Founded by Thomas Jefferson and established in 1819 as an “Academical Village,” the University of Virginia is the only American university designated as a World Heritage site. It is also a National Historic Landmark and on the National Register of Historic Places and the Virginia Landmarks Register.
The Garden Club of Virginia restored the University’s Pavilion Gardens and surrounding serpentine wall with proceeds from Historic Garden Week. Colonial Williamsburg landscape architects were hired to design the Colonial Revival gardens. Work in the gardens continues to be supported by the Garden Club.
Visitors are encouraged to explore all the gardens and are invited into five of Jefferson’s Pavilions, which still provide faculty with living and teaching quarters. 
Also open will be The Mary and David Harrison Institute for American History, Literature and Culture and the Albert and Shirley Small Special Collections Library. Eric Groft, a 1985 graduate of the University, designed the landscape surrounding the Library.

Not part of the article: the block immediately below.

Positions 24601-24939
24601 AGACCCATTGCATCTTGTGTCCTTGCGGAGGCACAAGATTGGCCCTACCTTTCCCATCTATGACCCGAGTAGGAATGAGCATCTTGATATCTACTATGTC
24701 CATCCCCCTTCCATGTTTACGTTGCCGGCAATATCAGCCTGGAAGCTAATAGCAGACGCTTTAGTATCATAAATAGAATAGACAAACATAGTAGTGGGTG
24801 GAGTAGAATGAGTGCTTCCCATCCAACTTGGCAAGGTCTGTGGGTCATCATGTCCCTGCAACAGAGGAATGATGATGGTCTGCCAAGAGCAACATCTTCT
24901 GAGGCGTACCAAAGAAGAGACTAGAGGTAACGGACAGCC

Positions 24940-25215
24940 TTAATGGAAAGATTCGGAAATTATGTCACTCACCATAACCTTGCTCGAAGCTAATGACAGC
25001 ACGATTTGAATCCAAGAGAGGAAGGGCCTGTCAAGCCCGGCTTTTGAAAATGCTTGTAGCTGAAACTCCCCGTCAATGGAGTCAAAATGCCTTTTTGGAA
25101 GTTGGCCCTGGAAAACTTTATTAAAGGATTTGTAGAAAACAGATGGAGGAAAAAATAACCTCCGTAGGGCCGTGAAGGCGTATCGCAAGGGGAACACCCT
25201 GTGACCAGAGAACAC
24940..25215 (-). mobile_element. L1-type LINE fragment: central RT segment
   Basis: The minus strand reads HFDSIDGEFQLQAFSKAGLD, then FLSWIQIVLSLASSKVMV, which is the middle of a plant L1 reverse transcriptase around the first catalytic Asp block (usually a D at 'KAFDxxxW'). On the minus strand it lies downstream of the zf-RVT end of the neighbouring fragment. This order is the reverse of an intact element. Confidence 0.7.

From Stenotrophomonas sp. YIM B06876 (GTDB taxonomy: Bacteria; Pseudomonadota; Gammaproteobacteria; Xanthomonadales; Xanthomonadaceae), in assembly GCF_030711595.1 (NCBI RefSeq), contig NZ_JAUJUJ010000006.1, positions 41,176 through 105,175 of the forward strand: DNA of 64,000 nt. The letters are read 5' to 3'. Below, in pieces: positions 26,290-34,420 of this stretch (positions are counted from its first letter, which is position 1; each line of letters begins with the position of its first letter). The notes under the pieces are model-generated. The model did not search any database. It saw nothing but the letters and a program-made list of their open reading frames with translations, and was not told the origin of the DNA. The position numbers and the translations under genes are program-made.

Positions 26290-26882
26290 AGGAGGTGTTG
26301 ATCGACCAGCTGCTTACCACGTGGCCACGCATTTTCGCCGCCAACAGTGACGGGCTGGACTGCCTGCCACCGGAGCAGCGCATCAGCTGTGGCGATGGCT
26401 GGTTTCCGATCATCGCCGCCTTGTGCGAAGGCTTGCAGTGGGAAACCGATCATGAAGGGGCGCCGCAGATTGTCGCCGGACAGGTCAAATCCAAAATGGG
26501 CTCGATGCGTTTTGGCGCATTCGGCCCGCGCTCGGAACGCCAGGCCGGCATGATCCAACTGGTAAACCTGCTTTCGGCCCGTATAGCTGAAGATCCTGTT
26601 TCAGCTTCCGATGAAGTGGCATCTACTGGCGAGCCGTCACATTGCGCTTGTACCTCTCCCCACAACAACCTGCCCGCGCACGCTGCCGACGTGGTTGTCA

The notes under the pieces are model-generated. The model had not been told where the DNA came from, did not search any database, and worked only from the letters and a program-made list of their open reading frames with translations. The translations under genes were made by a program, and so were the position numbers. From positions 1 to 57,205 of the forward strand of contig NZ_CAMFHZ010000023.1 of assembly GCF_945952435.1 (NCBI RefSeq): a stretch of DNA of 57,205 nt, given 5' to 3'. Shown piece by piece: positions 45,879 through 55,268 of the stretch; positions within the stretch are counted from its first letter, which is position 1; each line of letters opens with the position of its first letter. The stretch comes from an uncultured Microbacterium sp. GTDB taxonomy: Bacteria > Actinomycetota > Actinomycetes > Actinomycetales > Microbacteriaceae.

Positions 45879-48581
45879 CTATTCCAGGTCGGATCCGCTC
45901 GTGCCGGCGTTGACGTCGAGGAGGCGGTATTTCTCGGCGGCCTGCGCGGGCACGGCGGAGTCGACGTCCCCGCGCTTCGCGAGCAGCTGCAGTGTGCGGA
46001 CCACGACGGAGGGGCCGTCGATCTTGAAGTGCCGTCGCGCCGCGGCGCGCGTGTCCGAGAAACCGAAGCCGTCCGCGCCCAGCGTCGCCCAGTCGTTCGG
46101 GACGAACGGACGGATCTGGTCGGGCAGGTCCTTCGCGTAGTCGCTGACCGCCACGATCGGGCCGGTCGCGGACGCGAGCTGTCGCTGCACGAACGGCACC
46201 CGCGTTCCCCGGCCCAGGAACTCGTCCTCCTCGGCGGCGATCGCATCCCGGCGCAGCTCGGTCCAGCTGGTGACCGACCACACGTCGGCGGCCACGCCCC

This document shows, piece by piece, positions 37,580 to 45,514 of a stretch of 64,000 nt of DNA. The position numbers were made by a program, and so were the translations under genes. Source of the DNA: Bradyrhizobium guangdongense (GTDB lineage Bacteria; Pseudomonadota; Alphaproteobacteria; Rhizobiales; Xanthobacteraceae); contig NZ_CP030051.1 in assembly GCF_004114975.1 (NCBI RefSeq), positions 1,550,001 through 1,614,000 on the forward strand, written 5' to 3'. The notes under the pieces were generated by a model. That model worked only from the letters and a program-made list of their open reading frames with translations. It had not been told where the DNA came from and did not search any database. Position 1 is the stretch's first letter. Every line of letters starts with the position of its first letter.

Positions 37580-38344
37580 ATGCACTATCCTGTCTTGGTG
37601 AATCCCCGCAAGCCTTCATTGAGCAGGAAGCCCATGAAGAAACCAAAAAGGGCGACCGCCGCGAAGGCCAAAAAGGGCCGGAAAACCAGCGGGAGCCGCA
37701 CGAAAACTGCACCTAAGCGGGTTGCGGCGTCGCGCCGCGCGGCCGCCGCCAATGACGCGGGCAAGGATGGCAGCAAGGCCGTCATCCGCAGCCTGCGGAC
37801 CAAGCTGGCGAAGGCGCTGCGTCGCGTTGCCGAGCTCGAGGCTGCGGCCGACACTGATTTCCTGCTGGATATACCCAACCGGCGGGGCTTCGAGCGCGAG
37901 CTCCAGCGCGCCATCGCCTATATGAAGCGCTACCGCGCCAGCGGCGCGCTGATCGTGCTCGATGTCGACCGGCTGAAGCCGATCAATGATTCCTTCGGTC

At 2:00 p.m. enjoy a special presentation: “The Dell: A Working Landscape Restored,” talk by internationally renowned landscape architect, Warren T. Byrd Jr., CLA. This storm-water management project has transformed a neglected marsh into a beautifully designed and ecologically diverse 11-acre valley.
Carr’s Hill is listed on the National Register of Historic Places and has been home to eight university presidents and their families.  Carr’s Hill was part of the late 1890s to 1900s building campaign that also included Cabell, Rouss, Cocke, and Garrett Halls and the Rotunda’s North Portico and interior. Master Gardener John Sauer, Carr’s Hill gardener, will give garden tours. All gardens and limited areas of the house are open.
Morea Gardens and Arboretum features large old trees and a beautifully landscaped botanical collection, started by the Albemarle Garden Club in 1965, surrounded by an historic Federal period house built by John Patten Emmet, one of the first professors chosen by Mr. Jefferson for the University. Morea is named after the mulberries Professor Emmet cultivated for experiments with silkworms. Only the gardens are open.
University of Virginia Art Museum will also be open from noon to 5:00 p.m. with no admission fee. 
For more information about U.Va. events and activities, visit www.virginia.edu/gardenweek/
Monticello & Ash Lawn-Highland
Gardens were a passion of Jefferson’s, so it’s fitting that amateur gardeners can share that passion by visiting his home, Monticello, on Saturday, April 21, Monday, April 23 and Tuesday, April 24. There is an admission fee.